Former Illinois governor sentenced to 14 years

CHICAGO, (Reuters) – Former Illinois Governor  Rod Blagojevich yesterday was sentenced to 14 years in  federal prison for political corruption including attempting to  sell the U.S. Senate seat vacated by then President-elect Barack  Obama.

Blagojevich, who turns 55 on Saturday, must serve at least  85 percent of the sentence or about 12 years before being  released under the sentencing guidelines.

He was convicted of seeking jobs and campaign contributions  in exchange for state government action. Blagojevich, a Democrat  who was ousted from office in 2009, had asked U.S. District  Judge James B. Zagel for mercy, saying he was “unbelievably  sorry.”

Rod Blagojevich

Zagel said before sentencing that he accepted Blagojevich’s  apology, but “it comes too late.” Zagel disputed the defense  theory that Blagojevich was misled by his staff.

“The governor was not marched along the criminal path by his  staff,” Zagel said. “He marched them and ruined a few of their  careers.”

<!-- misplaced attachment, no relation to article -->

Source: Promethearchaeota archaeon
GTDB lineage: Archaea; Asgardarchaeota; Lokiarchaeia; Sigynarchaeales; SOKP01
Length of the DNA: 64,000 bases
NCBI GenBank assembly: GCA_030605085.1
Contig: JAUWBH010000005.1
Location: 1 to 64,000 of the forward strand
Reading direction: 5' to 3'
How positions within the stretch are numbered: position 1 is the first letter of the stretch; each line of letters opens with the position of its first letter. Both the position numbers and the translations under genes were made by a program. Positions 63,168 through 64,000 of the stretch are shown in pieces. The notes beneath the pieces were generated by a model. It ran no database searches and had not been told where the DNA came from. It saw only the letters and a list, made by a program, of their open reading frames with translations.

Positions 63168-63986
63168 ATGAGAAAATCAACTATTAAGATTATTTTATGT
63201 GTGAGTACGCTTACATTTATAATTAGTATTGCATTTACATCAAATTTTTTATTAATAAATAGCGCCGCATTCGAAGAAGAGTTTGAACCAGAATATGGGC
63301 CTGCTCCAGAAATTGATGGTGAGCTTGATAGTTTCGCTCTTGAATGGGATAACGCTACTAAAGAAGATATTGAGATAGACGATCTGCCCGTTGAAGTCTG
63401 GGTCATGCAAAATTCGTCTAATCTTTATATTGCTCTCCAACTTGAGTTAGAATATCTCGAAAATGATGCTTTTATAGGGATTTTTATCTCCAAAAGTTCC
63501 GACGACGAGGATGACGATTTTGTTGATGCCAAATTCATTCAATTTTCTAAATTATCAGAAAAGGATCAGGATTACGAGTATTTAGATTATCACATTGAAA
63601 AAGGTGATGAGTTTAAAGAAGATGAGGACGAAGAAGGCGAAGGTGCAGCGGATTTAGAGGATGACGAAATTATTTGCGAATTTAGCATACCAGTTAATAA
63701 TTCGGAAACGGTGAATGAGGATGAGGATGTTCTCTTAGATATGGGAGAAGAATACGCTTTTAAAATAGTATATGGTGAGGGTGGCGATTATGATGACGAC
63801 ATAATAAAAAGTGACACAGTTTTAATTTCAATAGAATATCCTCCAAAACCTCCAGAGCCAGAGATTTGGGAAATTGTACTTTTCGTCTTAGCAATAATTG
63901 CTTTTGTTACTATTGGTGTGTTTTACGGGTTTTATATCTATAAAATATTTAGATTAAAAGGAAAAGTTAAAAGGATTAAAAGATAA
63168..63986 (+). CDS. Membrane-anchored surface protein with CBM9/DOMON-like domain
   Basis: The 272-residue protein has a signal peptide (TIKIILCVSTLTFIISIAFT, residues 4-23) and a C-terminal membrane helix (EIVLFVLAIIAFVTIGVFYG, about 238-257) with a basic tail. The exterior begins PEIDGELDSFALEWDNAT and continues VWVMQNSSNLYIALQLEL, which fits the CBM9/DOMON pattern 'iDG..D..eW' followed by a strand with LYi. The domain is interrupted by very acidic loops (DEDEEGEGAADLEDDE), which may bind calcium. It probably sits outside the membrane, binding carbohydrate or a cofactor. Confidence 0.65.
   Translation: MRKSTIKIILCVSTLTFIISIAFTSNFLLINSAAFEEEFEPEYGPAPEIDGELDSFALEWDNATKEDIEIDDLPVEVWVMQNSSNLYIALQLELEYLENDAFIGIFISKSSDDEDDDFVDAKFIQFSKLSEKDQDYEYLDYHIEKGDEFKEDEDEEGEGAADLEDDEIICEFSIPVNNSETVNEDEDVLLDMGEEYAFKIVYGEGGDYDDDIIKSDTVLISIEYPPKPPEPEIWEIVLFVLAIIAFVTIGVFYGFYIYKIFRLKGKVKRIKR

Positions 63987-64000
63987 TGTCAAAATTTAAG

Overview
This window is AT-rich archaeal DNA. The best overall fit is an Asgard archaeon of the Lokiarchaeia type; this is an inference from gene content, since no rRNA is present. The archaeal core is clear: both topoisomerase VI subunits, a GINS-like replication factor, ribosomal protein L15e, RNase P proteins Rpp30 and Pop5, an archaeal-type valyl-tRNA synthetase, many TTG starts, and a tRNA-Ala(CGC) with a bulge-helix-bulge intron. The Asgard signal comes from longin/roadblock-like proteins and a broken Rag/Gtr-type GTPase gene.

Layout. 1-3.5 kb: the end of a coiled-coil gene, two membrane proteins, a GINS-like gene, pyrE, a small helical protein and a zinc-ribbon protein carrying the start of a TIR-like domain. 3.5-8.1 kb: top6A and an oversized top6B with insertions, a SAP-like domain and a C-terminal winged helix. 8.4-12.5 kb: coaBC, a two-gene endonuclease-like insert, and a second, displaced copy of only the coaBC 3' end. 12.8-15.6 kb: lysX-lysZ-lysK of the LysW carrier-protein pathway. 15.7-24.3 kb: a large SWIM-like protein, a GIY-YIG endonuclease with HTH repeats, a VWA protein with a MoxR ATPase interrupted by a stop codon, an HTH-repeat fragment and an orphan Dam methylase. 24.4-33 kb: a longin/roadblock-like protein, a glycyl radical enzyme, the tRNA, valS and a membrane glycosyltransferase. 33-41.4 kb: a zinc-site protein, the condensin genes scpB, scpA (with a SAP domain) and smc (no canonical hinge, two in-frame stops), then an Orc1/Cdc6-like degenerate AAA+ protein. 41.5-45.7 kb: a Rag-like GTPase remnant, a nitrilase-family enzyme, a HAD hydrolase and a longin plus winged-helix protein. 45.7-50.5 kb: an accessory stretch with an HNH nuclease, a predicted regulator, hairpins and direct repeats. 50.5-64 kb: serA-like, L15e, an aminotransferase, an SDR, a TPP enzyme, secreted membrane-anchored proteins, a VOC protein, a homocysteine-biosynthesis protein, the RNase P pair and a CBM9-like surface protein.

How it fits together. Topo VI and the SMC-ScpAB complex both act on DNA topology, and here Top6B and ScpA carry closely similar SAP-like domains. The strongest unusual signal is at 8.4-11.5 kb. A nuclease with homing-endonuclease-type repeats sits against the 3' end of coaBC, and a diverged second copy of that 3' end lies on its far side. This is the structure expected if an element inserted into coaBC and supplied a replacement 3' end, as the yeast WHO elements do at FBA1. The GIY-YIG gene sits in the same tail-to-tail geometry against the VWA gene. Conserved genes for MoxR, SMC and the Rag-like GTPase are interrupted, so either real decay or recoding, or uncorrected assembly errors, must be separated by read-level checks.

During the trial, prosecutors presented evidence suggesting  Blagojevich sought $1.5 million in campaign contributions from  supporters of Representative Jesse Jackson, Jr., in exchange for  appointing him to the Senate seat. They also said Blagojevich  sought a cabinet post or a high-paying Washington job in  exchange for appointing Obama’s choice to the Senate seat,  Valerie Jarrett, now a White House aide. He was also convicted of attempting to shake down the head  of a children’s hospital for campaign cash in exchange for  authorizing an increase in doctor reimbursement fees, and  shaking down the head of Illinois racetracks in exchange for  approving legislation favorable to the industry.

Federal authorities, who had been taping Blagojevich’s  profanity-laced conversations with aides, arrested him in  December 2008, before he could complete the crime, prosecutors  have argued.

Blagojevich was tried twice — first in August 2010, when he  was convicted of one charge of lying to investigators and jurors  deadlocked on 23 other counts. After a second trial this year,  he was convicted of 17 of 20 counts.

Blagojevich must report to prison on Feb. 16.    His predecessor in the governor’s office, Republican George  Ryan, is currently in prison on corruption charges.

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